Justin Trudeau Supports the Rights of All
Equal Rights for All
Justin Trudeau is no stranger to being the first. He is the first child of a previous prime minister to hold the same post. He is also the first boy to be born to a prime minister in office. The first child born to a sitting prime minister was a girl. Trudeau became the first PM in the 21st century to attend a White House State Dinner with the first black U.S. president. It should come as no surprise that he is attending the Toronto Gay Pride Parade in July.
The Announcement Came Via Twitter
On Monday, February 22, @PrideToronto announced:
We’re delighted to announce that @JustinTrudeau will be the first Prime Minister in history to attend #PrideTO!
@JustinTrudeau tweeted back:
Very much look forward to being there again, this time as PM. #PrideTO
One follower mentioned that Trudeau always attends this parade, so it’s not really a big deal. We would beg to differ. He’s not only attending the parade as an individual, but as the Prime Minister of Canada. He’s probably the first world leader to attend a gay parade while in office. Trudeau has made no secret of the fact that he is Roman Catholic, and as such, he is in contention with the leadership of the Catholic Church when it comes to the support of gay marriages.
Participate in the Gay Pride Parade
The parade doesn’t actually happen until Sunday, July 3. Now is the time to register a business or organization as a participant in the parade. Small to large companies can be part of this extraordinary event. The Toronto Gay Pride Parade is in its 35th year. The parade celebrates the diversity of life while respecting the differences between people.
Pride Toronto, the hosting organization, wants to create an inclusive community where all are celebrated. The festival includes many services that help create a barrier-free environment. Some of what they provide includes:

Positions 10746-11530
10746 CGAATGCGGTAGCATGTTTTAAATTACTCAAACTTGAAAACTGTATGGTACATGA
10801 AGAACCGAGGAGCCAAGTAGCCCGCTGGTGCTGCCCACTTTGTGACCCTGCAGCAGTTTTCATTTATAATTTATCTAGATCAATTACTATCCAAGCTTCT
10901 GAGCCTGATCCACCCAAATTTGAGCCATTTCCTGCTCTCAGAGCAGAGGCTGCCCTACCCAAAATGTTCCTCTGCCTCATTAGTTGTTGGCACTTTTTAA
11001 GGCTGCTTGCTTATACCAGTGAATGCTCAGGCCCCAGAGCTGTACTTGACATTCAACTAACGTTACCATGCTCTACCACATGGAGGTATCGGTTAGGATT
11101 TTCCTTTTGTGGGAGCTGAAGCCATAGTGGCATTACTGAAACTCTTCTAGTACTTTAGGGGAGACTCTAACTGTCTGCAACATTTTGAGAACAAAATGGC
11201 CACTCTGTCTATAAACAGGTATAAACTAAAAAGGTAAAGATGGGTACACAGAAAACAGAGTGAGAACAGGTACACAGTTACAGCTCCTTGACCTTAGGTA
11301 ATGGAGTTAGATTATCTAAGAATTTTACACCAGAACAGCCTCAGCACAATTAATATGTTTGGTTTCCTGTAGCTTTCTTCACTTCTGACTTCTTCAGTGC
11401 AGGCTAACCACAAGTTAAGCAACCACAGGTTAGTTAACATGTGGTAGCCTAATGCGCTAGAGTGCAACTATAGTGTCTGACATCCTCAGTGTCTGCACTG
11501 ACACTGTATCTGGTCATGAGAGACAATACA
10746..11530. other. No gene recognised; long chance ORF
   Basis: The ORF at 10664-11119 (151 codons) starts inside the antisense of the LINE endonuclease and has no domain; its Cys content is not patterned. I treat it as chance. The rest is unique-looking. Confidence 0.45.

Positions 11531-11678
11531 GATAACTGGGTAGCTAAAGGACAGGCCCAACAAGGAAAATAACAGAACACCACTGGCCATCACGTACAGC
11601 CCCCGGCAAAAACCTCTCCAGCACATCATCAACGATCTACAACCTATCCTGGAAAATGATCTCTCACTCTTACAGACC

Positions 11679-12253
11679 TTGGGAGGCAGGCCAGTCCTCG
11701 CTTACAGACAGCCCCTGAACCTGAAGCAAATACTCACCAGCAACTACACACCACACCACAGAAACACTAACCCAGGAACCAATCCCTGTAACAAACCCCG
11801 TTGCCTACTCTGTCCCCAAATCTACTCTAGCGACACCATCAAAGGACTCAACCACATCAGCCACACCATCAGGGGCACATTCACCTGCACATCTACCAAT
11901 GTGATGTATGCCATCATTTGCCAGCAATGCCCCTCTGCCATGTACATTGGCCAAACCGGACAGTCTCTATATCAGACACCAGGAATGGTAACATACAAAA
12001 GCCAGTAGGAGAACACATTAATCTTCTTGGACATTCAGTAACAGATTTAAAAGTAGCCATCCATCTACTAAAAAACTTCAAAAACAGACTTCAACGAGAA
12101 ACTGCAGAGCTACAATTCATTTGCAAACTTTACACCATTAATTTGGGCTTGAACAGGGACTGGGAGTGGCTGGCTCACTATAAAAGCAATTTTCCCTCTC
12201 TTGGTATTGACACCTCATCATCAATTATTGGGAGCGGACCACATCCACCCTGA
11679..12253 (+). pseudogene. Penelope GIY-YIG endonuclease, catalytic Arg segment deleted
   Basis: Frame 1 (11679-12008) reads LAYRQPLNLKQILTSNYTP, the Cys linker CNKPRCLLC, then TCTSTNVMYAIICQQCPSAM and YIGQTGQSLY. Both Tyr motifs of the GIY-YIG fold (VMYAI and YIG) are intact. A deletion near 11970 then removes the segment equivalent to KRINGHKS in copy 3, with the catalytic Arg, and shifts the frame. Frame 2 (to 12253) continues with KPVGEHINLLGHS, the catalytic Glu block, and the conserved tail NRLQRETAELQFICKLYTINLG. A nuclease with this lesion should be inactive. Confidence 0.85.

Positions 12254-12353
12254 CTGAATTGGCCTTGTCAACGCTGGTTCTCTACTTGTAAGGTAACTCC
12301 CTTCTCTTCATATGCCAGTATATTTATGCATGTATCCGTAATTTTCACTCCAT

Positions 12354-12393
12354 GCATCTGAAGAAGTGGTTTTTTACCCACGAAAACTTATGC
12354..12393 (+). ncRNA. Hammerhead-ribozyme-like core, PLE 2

- Free wheelchairs and walkers lent to those in need
- ASL interpretation
- Audio descriptions of the parade
- Braille maps and audio guides for the festival
- Mobility assistants
- Accessibility services with washrooms that are easily usable for those in a wheelchair
In addition to accessibility services, Toronto Pride strives to be sustainable by providing water and waste stations that protect natural resources. There is also a section for bike valet parking, and public transit gets involved to alleviate the transportation problems and reduce air pollution.
Trudeau Offers Support
During the parade, Trudeau will march with other government officials, Toronto Mayor John Tory and Ontario Premier Kathleen Wynne. The festival is actually open the entire weekend, beginning on July 1. There will be plenty of activities that celebrate the diversity of all people. Make plans to attend to watch history being made and support the rights of the LGBT community.
The LGBT community certainly is gaining ground when it comes to civil rights, but they are still marginalized when it comes to certain topics, like immigration, trans rights, and gay men who wish to donate blood. In schools, LGBT children are bullied and harassed by other students, and sometimes, even by their teachers.
Trudeau has shown a commitment to the issues facing the LGBTQ community. He is taking a stand for civil rights and diversity when he chooses to attend the Toronto Gay Pride Parade. Because of his position as a leader in Canada, this brings national attention to the celebration of civil rights for all. A gay pride parade isn’t only for people who are LGBTQ. It’s for everyone who wants to make sure that people are respected and honored, no matter what their lifestyle is. Trudeau should be commended for taking part in the Toronto Gay Pride Parade.
New Guidelines in Alberta for the LGBTQ Community Moving Forward